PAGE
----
The plaintiffs’ claims were dismissed on July 29, 2009, however, for failure to timely serve a notice of claim pursuant to the Public Authorities Law. Afterwards, the New York Legislature enacted “Jimmy Nolan’s Law,” which revived the time-barred claims against the BPCA and provided the plaintiffs with an additional year to serve the notices of claim. The eight plaintiffs then took advantage of the new law and sued BPCA again. BPCA moved for summary judgment dismissing the claims and challenging the constitutionality of Jimmy Nolan’s Law on due process grounds. The State intervened in defense of the statute and argued that BPCA, as a public benefit corporation, lacks capacity to challenge the constitutionality of the state statute.

As I previewed in more depth here, New York generally follows the traditional rule that municipalities and other arms of the State lack capacity to challenge the acts of the State as their creator, including state legislation. BPCA argued, however, that as a public benefit corporation it is different. Under the Court of Appeals’ decision in Clark-Fitzpatrick, Inc. v Long Is. R.R. Co. (70 NY2d 382, 387 [1987]), BPCA argued, “a particularized inquiry is necessary to determine whether—for the specific purpose at issue—the public benefit corporation should be treated like the State.”

The District Court (SDNY) held that the BPCA is an entity independent of the State because it “was created to be independent of the State in performing primarily private functions, funded primarily by private means,” through issuance of bonds (Matter of World Trade Ctr. Lower Manhattan Disaster Site Litig., 66 F Supp 3d 466, 472 [SDNY 2014]). Thus, the District Court concluded that BPCA had capacity to challenge the statute on due process grounds, and held that Jimmy Nolan’s Law violated the BPCA’s due process rights under the New York Constitution (see id. at 476).

On appeal, the Second Circuit did not find New York law on whether a public benefit corporation has capacity to challenge a state statute on constitutional grounds to be so clear. Instead, the Second Circuit held, it is “unclear whether New York courts have applied the [Clark-Fitzpatrick] particularized-inquiry test in the present context—that is, to determine whether a public benefit corporation should be treated like the State for the purpose of having the capacity to raise a constitutional challenge to a State statute” (Matter of World Trade Ctr. Lower Manhattan Disaster Site Litig., 846 F3d 58, 64 [2d Cir 2017]).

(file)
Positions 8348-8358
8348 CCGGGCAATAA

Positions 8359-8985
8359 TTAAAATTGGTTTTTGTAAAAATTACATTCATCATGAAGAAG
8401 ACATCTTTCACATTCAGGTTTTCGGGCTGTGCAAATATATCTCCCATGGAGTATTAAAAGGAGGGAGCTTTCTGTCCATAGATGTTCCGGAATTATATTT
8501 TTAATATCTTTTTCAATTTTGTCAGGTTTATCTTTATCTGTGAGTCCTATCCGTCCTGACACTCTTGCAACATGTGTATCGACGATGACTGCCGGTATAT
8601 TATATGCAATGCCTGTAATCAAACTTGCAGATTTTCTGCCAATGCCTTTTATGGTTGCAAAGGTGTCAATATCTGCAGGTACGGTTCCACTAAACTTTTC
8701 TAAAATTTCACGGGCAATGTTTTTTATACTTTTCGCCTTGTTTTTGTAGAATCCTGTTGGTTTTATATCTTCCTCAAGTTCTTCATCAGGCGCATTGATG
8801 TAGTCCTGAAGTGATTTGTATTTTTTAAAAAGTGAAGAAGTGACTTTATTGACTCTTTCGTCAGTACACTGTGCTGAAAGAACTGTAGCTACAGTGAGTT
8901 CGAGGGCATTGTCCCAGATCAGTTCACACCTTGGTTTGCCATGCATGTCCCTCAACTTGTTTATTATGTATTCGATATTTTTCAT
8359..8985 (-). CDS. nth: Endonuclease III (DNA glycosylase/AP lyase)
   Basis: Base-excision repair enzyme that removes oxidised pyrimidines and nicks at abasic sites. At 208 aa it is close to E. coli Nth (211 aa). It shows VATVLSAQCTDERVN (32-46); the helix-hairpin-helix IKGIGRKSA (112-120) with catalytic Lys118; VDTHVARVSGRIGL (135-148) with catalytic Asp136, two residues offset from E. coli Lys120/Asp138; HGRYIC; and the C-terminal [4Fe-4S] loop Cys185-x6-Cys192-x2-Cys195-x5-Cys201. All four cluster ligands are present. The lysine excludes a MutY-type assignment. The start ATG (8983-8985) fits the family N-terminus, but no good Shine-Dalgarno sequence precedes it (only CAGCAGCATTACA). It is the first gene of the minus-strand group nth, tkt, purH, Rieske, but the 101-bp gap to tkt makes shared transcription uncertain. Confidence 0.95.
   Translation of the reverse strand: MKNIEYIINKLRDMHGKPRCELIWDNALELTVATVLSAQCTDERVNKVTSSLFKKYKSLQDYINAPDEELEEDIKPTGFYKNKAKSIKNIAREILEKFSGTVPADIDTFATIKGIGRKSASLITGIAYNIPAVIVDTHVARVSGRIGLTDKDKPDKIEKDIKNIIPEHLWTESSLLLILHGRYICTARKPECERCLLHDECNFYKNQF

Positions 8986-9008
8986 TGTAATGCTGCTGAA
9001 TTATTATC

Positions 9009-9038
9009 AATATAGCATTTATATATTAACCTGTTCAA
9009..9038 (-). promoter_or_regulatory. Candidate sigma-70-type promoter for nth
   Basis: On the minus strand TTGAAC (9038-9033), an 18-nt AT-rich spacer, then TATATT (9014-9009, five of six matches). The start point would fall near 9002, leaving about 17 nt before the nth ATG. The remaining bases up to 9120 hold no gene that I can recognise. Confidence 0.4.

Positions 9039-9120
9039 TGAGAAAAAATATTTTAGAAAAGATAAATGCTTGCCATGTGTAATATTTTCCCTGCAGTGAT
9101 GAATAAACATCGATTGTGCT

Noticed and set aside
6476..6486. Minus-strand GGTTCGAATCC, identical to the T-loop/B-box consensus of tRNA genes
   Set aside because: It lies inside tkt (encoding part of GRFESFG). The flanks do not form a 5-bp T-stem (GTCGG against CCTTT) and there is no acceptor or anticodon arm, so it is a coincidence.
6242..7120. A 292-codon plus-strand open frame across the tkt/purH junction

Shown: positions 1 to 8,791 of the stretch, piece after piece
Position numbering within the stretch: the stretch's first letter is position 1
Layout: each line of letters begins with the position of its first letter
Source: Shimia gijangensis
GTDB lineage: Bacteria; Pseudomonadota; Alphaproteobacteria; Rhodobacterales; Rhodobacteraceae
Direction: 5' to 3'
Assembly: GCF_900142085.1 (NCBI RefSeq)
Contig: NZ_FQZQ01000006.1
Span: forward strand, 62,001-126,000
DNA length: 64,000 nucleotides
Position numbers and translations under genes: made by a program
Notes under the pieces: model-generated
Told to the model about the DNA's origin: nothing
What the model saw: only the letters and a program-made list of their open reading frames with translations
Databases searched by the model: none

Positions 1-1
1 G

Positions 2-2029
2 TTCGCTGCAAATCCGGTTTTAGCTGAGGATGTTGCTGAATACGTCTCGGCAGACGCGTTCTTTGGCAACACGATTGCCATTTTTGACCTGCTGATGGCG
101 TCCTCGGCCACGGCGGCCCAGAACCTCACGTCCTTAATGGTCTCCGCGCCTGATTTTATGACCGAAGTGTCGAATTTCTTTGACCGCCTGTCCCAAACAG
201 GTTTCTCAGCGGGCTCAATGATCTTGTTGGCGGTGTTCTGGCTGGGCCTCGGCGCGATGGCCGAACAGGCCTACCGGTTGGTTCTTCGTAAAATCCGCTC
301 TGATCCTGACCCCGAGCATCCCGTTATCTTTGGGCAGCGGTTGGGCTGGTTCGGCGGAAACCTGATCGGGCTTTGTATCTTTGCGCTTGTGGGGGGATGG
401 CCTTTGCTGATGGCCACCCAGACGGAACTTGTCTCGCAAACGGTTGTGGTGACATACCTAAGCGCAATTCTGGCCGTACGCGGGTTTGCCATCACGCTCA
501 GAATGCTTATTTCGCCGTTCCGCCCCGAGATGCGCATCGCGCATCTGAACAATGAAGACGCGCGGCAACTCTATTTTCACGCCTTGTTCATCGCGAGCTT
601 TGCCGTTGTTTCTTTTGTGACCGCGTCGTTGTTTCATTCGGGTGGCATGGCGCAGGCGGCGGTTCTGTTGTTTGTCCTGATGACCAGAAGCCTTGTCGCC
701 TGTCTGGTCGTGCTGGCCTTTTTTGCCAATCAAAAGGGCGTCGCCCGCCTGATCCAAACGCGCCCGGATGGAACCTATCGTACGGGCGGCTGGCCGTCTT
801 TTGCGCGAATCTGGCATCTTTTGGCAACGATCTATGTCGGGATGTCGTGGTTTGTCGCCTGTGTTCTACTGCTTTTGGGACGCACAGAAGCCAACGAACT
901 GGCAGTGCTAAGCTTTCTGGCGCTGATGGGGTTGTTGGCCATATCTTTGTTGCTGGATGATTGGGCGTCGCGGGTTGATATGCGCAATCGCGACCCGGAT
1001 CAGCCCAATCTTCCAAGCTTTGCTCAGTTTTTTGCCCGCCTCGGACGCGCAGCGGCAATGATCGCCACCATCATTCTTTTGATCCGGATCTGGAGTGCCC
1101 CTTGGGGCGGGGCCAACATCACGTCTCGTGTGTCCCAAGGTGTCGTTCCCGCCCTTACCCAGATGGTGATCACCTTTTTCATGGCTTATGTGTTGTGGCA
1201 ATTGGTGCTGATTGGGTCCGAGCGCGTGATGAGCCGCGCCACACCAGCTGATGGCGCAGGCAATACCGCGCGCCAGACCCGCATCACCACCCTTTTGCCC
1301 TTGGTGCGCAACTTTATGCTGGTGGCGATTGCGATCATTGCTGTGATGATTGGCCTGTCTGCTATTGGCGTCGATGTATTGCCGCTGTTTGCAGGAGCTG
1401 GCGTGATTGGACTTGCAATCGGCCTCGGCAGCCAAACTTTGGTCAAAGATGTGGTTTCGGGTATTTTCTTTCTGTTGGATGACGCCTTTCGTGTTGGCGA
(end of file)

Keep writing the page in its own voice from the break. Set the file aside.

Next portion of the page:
So, the Second Circuit certified two questions to the Court of Appeals:

(1) Before New York State’s capacity-to-sue doctrine may be applied to determine whether a State-created public benefit corporation has the capacity to challenge a State statute, must it first be determined whether the public benefit corporation “should be treated like the State,” see Clark–Fitzpatrick, Inc. v. Long Island R.R. Co., [70 N.Y.2d 382, 521 N.Y.S.2d 653] 516 N.E.2d 190, 192 ([ ]1987), based on a “particularized inquiry into the nature of the instrumentality and the statute claimed to be applicable to it,” see John Grace & Co. v. State Univ. Constr. Fund, [44 N.Y.2d 84, 404 N.Y.S.2d 316] 375 N.E.2d 377, 379 ([ ]1978), and if so, what considerations are relevant to that inquiry?; and

(2) Does the “serious injustice” standard articulated in Gallewski v. H. Hentz & Co., [301 N.Y. 164] 93 N.E.2d 620 ([ ]1950), or the less stringent “reasonableness” standard articulated in Robinson v. Robins Dry Dock & Repair Co., [238 N.Y. 271] 144 N.E. 579 ([ ]1924), govern the merits of a due process challenge under the New York State Constitution to a claim-revival statute?

Answering those two certified questions in Matter of World Trade Center Lower Manhattan Disaster Site Litigation (Faltynowicz et al v Battery Park City Authority and two others) (No. 119), the Court of Appeals held that public benefit corporations are no different than any other arm of the State for purposes of capacity to challenge a state statute. Thus, they must fall within one of recognized exceptions to the general incapacity rule before they can bring such a claim, and “no ‘particularized inquiry’ is necessary to determine whether public benefit corporations should be treated like the State for purposes of capacity” (Opn, at 5).